By 18 I’d had one hip replaced and the other being on its way to needing the same, a difficult thing to get your head round when joint replacements are so often associated with elderly people. I really thought that after my spinal surgery, I would return to life as normal. Then after my hip replacement, I was sure that was it, I’d surely endured enough. It was downhill from there though and now, at 20 years old, I’m a powerchair user with a large cyst at the bottom of my spine being my current issue.
It’s incredible how humans adapt, after every surgery I believed it was over, I believed I could not cope with anymore but again and again I proved myself wrong. Resilient, that ‘s what people would call me. I believe though that we all deal with the hand life gives us in whatever way we can, everyone has struggles and mine happen to be health related. Others deal with grief, violence, homelessness, the list goes on. I was determined to take the hand I’d been dealt and make the best of it.
It would take me all day to list everything I’ve been involved with in the past 2 years. I’ve used my blog and social media to raise awareness of Marfan Syndrome and educate people on disability issues. I’ve talked about how environmental movements can affect and exclude disabled people on the news. I’ve been involved with a national newspaper’s project to document the daily access problems I come across as a powerchair user. For someone who was painfully shy as a child, I’ve certainly come out of my shell, and that is all down to me having a chronic illness and being disabled. I feel I’ve found my calling in life. I’m not currently able to work but I can use my free time and my voice to help raise awareness and make real change.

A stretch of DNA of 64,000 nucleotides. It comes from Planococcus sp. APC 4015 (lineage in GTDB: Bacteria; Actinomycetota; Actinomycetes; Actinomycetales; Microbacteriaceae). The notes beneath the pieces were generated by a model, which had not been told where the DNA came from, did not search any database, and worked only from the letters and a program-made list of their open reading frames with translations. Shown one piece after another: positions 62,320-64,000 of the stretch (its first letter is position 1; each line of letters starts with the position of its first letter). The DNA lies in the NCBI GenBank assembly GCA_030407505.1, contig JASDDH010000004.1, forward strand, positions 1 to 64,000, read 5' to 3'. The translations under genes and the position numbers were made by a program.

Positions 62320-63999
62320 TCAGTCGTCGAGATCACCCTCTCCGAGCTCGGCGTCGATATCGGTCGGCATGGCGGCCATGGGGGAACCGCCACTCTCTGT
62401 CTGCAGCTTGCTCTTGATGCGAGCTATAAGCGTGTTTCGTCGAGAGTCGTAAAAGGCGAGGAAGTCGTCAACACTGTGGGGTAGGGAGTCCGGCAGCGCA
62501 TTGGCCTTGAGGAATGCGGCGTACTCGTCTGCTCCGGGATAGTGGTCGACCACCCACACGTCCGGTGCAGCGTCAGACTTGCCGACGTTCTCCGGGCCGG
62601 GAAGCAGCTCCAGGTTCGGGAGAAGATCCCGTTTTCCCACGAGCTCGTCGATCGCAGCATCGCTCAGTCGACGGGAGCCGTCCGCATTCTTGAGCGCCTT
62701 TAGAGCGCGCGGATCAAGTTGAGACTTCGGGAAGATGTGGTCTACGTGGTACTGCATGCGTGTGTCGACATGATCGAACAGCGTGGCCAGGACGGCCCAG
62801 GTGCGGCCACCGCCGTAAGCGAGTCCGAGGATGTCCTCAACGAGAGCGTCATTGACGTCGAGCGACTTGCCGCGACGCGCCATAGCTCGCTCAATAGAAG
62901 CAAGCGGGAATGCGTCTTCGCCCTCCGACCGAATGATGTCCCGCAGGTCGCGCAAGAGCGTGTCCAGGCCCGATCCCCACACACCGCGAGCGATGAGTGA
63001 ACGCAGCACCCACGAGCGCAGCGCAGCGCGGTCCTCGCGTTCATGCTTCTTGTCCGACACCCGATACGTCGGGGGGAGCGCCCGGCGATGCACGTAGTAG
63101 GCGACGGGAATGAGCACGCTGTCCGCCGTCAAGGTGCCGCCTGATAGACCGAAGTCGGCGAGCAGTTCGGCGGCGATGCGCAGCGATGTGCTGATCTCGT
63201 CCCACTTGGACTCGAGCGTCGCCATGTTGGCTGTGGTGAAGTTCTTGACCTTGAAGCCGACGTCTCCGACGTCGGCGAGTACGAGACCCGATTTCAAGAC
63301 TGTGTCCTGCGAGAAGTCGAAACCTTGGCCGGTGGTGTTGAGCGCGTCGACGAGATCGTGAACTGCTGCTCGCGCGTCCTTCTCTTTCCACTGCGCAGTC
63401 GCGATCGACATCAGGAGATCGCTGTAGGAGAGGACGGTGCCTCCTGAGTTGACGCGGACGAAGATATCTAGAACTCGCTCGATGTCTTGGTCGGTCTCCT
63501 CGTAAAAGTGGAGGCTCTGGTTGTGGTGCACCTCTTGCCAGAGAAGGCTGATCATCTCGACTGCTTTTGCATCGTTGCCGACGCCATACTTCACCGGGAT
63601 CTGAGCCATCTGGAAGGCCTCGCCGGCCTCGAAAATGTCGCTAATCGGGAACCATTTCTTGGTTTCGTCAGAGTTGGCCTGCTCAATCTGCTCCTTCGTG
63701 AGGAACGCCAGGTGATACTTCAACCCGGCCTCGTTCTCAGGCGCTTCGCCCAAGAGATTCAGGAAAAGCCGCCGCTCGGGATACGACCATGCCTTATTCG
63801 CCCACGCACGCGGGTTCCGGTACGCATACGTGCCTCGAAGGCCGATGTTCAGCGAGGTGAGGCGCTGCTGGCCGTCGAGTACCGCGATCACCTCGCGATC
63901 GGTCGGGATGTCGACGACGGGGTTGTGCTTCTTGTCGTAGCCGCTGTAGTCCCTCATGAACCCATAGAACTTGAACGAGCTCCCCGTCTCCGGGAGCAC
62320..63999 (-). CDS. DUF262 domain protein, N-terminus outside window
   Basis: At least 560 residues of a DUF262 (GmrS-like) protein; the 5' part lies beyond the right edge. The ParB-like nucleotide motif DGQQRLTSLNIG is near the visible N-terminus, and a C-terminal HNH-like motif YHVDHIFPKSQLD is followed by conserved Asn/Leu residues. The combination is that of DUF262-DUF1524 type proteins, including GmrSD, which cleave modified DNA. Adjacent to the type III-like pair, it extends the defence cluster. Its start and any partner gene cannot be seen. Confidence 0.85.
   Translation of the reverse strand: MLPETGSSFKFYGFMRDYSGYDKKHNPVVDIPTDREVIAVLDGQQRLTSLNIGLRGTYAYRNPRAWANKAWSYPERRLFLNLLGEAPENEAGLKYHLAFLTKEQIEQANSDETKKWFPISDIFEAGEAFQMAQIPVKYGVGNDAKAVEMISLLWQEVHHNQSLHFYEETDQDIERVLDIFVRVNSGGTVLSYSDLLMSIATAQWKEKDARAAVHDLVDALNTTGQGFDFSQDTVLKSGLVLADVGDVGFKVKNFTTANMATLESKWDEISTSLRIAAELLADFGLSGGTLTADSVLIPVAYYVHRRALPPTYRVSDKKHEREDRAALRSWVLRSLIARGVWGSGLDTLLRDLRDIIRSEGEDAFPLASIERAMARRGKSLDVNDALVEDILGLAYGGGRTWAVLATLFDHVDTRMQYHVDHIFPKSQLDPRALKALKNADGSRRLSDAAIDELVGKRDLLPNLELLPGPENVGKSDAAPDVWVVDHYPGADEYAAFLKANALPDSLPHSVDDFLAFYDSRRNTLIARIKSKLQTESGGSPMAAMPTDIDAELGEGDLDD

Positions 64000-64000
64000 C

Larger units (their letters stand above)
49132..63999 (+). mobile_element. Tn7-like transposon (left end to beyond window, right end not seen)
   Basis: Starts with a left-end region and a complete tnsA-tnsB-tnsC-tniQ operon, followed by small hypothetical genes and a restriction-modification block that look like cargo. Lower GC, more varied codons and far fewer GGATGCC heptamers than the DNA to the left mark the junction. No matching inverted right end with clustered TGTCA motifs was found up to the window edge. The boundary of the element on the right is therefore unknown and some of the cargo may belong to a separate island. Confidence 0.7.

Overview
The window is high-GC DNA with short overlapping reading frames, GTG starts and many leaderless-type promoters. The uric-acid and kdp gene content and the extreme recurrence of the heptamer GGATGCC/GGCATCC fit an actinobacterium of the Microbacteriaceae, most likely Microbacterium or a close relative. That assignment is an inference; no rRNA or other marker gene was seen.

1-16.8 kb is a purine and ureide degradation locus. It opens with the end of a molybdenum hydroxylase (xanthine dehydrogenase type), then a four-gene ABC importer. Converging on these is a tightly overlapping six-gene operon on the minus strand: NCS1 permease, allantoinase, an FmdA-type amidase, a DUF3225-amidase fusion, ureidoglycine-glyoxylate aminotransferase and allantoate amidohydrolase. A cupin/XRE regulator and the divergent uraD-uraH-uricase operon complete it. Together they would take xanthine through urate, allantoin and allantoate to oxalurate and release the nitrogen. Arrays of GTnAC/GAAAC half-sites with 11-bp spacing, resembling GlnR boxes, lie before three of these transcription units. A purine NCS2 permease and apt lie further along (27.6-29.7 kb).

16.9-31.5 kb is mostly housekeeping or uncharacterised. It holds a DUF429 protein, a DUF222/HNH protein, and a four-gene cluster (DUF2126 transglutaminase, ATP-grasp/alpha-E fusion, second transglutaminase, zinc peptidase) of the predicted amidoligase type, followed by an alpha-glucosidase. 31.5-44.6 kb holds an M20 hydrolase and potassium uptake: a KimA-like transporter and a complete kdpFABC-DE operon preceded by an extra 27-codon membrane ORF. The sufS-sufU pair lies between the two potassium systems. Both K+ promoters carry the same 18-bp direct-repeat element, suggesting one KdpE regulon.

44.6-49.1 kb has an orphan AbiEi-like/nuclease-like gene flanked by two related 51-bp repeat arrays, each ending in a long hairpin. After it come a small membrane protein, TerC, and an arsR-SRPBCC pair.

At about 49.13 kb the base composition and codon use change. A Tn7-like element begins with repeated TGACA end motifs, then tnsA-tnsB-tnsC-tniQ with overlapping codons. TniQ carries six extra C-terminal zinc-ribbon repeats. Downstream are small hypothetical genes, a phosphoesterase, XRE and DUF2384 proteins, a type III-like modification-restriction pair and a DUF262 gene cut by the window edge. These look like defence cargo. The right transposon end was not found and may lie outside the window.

I’ve helped local shops install ramps to improve access for disabled people and I’ve worked with organisations to improve their inclusivity. Charity work is something I’ve passionate about though, being the Marfan ambassador for The Hypermobility Syndromes Association (HMSA) and being the youngest person in a British Heart Foundation (BHF) patient advisory group. I’ve taken what life has given and done my best with it.
People often speak about disability and chronic illness as though it’s the worst thing, but I feel empowered by disability. I am proud to be a young disabled woman, I am proud of the change I’ve made and am trying to make in this world. Being disabled and chronically ill is a huge part of my identity, why shouldn’t I be proud of that?
I hope to inspire other disabled and chronically ill people to be empowered by their conditions too, as many other disabled activists and campaigners have done for me. I scroll through my Instagram feed and I feel empowered to see so many disabled people not being ashamed of their disability and embracing their bodies.
I’ve still many rocky roads ahead of me, including major open-heart surgery and potentially more risky spinal surgery, but I still look forward, looking back at the past, at a life that could have been, has never done me any favours. I’m looking forward now, looking forward to the change I can make in the world, looking forward to being more confident and looking forward to a time where disabled and chronically ill people can feel empowered by their disability without others telling us we shouldn’t.
I’m excited to fulfill these goals and support others, especially in my new role as a Global Brand Leader for InvisiYouth!